Philip Levine (1928–2015)
|photo by Geoffrey Berliner|
With deep sadness, we at Blackbird note the death of Philip Levine, a generous friend and magnificent poet. He so very kindly responded to our request for work for our first issue of Blackbird, and we have been privileged to present him reading, answering questions, and writing in the ensuing years. He was also Larry Levis’s friend and teacher, and affection for Larry was a bond that we shared.
In introducing Phil Levine on September 23, 2010, at Levis: A Celebration, a conference marking the acquisition of the Levis papers by the VCU Libraries, David St. John, also a Levine student, made the following, most fitting remarks.
Philip Levine ranks among the finest poets this country has ever produced. He belongs with those who are most thoroughly American. Writing in the great traditions of William Carlos Williams, eschewing opera in favor of jazz, the drawing room in favor of the kitchen, the silk-covered settee in favor of the bus station bench.
What we admire about Levine’s poetry is the emotional riskiness, its large and deeply felt commitments. It is a poetry ultimately carried forward and transmuted by passion, by a stubborn will to remember and to testify. In our reactionary and forgetful time, his radiantly human and memorializing poems help us to understand our lives. Philip Levine’s poetic vision, nearly religious, transcends natural boundaries and transcends time. His voice blurs the line between poetic utterance and prayer. His lyrical compassion, anger, and hopefulness make him one of the most authentically moving poets of this, or any other, age. His poetry is tender without being sentimental, calm but not lacking in passion. Written in a diction as clear and lucid as spring water. Of all contemporary poets, he has probably remained most faithful to the world of the American underclass and its working class. For Levine brings the lives of ordinary working people into focus as they float up upon the breath of memory—a memory charged with affection and good humor. There’s a brave humanity in his work, the constant awareness of the deep and simple truth. And sometimes I wonder if any American poet since Whitman, since Whitman himself, has written elegies as consistently magnificent.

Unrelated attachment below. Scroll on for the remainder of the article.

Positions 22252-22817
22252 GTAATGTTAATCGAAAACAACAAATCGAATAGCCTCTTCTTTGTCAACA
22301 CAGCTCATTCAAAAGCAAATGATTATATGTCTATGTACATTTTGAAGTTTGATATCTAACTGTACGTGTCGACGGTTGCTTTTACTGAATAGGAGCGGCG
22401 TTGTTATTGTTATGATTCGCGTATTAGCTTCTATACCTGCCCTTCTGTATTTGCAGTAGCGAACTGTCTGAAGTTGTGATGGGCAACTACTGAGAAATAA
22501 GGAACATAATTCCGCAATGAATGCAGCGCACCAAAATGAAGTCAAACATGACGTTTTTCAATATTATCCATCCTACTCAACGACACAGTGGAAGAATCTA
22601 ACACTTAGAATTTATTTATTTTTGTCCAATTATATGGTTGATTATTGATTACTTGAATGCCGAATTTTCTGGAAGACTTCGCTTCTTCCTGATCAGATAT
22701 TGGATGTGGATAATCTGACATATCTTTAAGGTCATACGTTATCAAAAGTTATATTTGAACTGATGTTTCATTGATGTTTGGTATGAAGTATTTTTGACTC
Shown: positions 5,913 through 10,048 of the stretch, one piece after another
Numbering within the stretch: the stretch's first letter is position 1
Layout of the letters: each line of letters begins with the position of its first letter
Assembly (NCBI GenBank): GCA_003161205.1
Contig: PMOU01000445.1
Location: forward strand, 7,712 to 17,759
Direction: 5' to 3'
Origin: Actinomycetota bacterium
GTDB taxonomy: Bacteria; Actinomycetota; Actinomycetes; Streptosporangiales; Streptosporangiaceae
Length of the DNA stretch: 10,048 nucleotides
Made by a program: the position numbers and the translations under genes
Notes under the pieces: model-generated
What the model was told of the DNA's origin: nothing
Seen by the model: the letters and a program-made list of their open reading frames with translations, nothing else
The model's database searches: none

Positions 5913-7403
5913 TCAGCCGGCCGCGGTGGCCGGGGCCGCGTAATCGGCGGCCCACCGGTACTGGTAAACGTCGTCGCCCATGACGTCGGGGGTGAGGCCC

A reader one hundred years from now will learn more about the secrets of our time from Philip Levine’s poetry than that of any poet I know. Those are the words of Peter Stitt, Eddie Hirsh, Peter Davis, Phoebe Pettingell, Alfred Corn, John Martone, and Harold Bloom. They represent a spectrum of American critical understanding that Philip Levine is the poet of our time. And in my own words, he is not only the greatest teacher of poetry in America, he’s the person who’s made possible the poetry of my generation, the poetry of Larry Levis, and the poetry of American poets for years to come.
Please remember Phil through his poems, through his voice.